Even some of the most cautious health officials seized on the figures as evidence that the tide might be turning in the deadliest disaster the country has faced since World War II.

Civil protection service chief Angelo Borrelli called the drop from 4,068 on Friday to 3,994 on Saturday a big moment in Italy's battle against COVID-19.

"This is a very important data point because the figure is decreasing for the first time," Borrelli told reporters.

"It is important because it allows our hospitals to breathe."

Caught off guard

The pace and strength with which the new disease swept across Italy's northern industrial heartland caught the country off guard.

Prime Minister Giuseppe Conte decided to impose an economically crippling lockdown in a bid to save the health care system from collapse.

He called in thousands of retired doctors and spent hundreds of millions of euros to shore up Italy's emergency wards.

But some hospitals still had to send out critical patients for treatment in less overwhelmed regions last month.

And doctors in the hardest hit areas at the peak of the Italian wave had to make life and death decisions about whom to try to save -- and whom to send home.

But their efforts appeared to be showing results Saturday.

Italy's coronavirus emergency commissioner Domenico Arcuri said the total number of intensive care beds across the country had almost doubled to 9,284 in the past month.

"Our fight against this unknown and invisible enemy continues unabated," Arcuri said Saturday.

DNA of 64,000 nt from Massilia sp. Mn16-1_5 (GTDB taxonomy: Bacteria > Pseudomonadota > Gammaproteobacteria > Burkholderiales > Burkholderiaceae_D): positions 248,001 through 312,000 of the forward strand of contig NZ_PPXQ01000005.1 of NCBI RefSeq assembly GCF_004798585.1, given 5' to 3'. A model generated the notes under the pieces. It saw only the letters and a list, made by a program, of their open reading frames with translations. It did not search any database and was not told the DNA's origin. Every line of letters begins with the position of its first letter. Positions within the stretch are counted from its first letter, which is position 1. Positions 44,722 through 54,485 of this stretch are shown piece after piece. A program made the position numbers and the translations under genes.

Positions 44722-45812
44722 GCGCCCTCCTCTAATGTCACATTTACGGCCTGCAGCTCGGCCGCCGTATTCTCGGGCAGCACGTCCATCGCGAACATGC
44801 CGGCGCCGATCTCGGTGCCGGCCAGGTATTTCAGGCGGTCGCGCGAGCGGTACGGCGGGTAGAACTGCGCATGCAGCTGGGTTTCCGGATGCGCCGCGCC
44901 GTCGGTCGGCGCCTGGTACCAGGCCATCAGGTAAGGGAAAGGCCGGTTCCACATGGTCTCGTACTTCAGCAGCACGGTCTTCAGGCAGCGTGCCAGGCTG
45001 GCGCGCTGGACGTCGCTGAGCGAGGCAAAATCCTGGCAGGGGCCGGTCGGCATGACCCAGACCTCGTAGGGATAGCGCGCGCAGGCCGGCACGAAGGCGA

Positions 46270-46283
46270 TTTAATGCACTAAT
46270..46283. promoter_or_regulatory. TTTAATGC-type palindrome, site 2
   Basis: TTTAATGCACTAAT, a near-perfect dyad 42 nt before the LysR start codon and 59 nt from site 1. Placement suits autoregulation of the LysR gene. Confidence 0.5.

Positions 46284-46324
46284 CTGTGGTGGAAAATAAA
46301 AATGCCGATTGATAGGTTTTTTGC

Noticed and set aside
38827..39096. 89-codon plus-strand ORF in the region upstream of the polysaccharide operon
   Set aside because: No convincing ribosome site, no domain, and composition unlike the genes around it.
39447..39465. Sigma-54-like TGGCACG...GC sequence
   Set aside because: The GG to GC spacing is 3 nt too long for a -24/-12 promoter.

No easing

Borrelli has been extremely careful not to give Italians false hope in his daily rundown of how many people have died where.

But his tone Saturday was markedly more upbeat.

He cast the figures showing Italy's toll rising by 681 to 15,362 -- officially higher than in any other country -- in a positive light.

"This figure is constantly decreasing," the civil protection service chief stressed.

"I want to remind you that (on March 27), we had almost 1,000 dead."

Italy recorded 969 deaths that day -- a record that stood until the United States reported nearly 1,500 fatalities between Thursday and Friday.

But officials here are still not declaring victory. Instead some are preparing the country for at least another month of life under a general lockdown that many would like to see end.

The drop in critical care patients "is a strong signal but it should absolutely not be read as a sign that we have overcome the critical stage," the government's scientific council head Franco Locatelli said.

"It shows that the measures that we have been applying have had success."

Milan's northern Lombardy region -- home to 10 million people and over a fifth of Italy's total economic output -- had been under lockdown since the end of February.

The measures there are getting more stringent by the day.

It banned jogging two weeks ago and announced a requirement for everyone to ware a facemask starting Sunday.

The region's stores will also have to provide customers with disposable plastic gloves.

zak/jj